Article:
Lard Up Your Rollers!
The world of printing has experienced a lot of change in my lifetime. I used to think that it was not possible that printing could have ever undergone as much change in any other point of history. Then I stumbled upon a book published in 1911. It was written to explain the best operating practices for the “modern” print shop.
As I glanced through the pages, much of what I was seeing was not even recognizable to me. The publication contained hundreds of terms I have never heard of or utilized in my 35 years as a printer. For instance, I have never used a Hempel quoin. I have also never used Lakotine, shoefly fingers, jack screws, em quads, friskets, or M-Q tubes. I have never phated, ponied, casted-up, page-corded, or veloxed. And, to the best of my knowledge, I have never sanded my match scratchers.
What follows here are excerpts from the book which I hope you will enjoy as much as I did.
- The contemporary printer should restrict font usage to the six most well-known fonts: Pabst, Powel, Dorsey, McFarland, Chelenham and Kenilworth. I have spoken to a Mr. Linden from Denver, Colorado, who has produced a comprehensive portfolio of high-grade specimens of commercial printing utilizing only two font styles: Caslon and Caslon Italic. It is extravagant and wasteful to invest in anything more than a general class of utility letters.
- Hundreds of men are poor printers because they are unfitted for the business, and they are unsuccessful in life because someone failed to tell them to quit years ago and take up black-smithing.
- No boy under 16 years of age should enter work in a print shop. Young boys are too eager. Eagerness without thinking can result in poor work habits. These habits will linger as impediments to effective print production during his life as a printer. The most famous of printers are carefully and strictly indentured. They have served their time in strict accordance to a prescribed system of instruction.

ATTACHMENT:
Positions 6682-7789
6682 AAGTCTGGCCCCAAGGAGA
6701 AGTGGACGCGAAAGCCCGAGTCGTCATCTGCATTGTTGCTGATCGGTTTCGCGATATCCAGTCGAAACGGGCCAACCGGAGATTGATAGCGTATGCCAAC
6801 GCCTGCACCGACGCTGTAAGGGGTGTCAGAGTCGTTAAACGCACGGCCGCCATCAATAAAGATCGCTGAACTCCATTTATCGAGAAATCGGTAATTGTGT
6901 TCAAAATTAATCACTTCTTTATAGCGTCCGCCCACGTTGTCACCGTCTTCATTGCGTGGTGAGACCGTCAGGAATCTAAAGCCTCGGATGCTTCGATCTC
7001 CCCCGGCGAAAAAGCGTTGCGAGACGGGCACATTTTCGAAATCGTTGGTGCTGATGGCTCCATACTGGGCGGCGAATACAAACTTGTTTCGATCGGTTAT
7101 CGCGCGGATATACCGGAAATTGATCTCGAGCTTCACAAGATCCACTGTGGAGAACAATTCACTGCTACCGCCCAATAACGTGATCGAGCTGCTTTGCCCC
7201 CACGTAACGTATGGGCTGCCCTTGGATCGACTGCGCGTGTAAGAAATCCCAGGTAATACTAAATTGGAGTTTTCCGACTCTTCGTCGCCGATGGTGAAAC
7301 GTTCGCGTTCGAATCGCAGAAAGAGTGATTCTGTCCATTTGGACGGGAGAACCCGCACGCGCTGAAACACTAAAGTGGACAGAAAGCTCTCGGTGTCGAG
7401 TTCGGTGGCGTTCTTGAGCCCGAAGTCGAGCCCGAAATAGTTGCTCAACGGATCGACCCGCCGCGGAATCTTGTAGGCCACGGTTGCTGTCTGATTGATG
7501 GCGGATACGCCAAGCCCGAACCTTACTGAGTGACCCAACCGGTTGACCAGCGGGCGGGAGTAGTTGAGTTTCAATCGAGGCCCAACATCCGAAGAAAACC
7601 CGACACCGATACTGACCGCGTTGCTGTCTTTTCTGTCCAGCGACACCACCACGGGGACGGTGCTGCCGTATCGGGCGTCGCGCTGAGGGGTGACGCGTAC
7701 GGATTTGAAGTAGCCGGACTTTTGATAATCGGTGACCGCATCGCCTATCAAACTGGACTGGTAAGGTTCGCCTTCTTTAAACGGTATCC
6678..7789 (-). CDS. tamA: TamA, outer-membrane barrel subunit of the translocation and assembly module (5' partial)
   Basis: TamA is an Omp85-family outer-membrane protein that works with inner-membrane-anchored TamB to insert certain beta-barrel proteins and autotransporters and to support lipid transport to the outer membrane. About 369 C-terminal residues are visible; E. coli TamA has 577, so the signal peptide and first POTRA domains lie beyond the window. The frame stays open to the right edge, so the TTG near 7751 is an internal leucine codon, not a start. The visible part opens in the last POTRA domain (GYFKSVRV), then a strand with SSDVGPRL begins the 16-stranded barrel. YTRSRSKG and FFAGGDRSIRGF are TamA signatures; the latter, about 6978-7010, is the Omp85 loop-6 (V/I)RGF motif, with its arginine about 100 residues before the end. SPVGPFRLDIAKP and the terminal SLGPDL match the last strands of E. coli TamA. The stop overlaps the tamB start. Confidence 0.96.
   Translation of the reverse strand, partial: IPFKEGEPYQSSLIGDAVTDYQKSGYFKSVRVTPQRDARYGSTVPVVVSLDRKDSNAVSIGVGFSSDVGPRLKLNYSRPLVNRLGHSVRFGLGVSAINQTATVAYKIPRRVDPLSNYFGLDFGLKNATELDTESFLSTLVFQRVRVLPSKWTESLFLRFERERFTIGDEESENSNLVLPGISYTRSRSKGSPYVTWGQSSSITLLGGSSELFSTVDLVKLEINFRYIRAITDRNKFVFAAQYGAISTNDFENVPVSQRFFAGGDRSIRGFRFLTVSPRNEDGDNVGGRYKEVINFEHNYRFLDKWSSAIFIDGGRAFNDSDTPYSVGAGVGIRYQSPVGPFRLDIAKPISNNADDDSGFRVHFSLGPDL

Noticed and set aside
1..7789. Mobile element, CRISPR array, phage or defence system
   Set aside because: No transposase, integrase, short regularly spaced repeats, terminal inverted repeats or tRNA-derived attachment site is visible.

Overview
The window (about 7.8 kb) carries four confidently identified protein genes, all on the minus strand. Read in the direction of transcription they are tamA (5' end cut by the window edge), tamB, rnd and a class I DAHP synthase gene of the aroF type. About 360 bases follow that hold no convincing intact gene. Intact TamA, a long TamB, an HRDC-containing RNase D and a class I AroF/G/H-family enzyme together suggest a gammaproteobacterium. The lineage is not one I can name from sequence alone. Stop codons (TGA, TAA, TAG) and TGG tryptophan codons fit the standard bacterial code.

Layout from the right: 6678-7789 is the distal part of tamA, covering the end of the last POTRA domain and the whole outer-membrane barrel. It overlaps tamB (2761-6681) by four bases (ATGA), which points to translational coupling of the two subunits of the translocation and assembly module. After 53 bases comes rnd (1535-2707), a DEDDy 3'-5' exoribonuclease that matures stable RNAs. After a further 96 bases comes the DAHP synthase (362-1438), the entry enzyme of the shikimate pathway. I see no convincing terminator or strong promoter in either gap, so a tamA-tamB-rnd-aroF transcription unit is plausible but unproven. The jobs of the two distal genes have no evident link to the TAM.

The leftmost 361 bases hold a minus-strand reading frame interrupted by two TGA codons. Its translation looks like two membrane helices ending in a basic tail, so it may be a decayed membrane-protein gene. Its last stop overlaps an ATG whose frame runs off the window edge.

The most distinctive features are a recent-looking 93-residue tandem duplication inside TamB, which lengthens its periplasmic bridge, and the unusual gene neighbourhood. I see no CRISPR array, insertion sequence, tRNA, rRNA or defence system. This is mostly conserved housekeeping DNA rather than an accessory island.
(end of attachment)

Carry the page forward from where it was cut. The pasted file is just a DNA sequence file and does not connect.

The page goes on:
- Eugene, a well-known pressman with extensive knowledge and unlimited experience, correctly advises that the printing press should not be run faster than one-thousand impressions per hour.
- In printing, there will always be a considerable demand for men who are able to plan out work for those who are less competent.
- Those who fail to understand the importance of an educated proof reader with years of commercial printing experience are misguided and utterly incompetent.
- A good supervisor will heap down wrath upon the production room in any case of extreme carelessness.
- Brains are not alone necessary to the adequate equipment of an efficient press room.
- In most shops, proofreading is labor performed by boys, but, in many larger offices throughout the Union, girls or young women are thus employed. A girl is more apt to catch an omission or an error and can oft be employed at beginner’s wages.
- The paper inventory should be always adequately stocked with sheets in the following sizes: 6x9˝, 8.5x 11˝, 8.5x14˝ and 14x 17˝.
- It is recommended a series of labeled boxes be attached to the rear of the foreman’s desk for inestimable convenience.
- Press rollers become as useless for printing purposes as a common garden hose if they are comprised without sugar, molasses, glucose or saccharine. If comprising your own rollers, roller-composition can be purchased in cakes.
- Experience has demonstrated that the best wash for printers’ rollers is gasoline. Lye can be used in extreme cases. This is the thorough method.
- It is well known that continuous exposure to the atmosphere is most detrimental to printers’ rollers. A fresh consignment of rollers from the factory should always arrive covered in lard. If this is not the case, lard should be applied as soon as the new rollers arrive.
- The habit of washing up rollers before leaving work for the evening is highly discouraged. It is best to leave ink on the press until the morrow.
- The common habit of jamming an old piece of a dirty rag into a half-used ink can in order to prevent skinning tends to degrade delicate ink colors
- If you use paste to create overlays, the paste should be free from lumps. To smooth the paste, press down on it with a book. Two books are better than one.
- An important step in the advancement of printing is the declining use of glossy paper.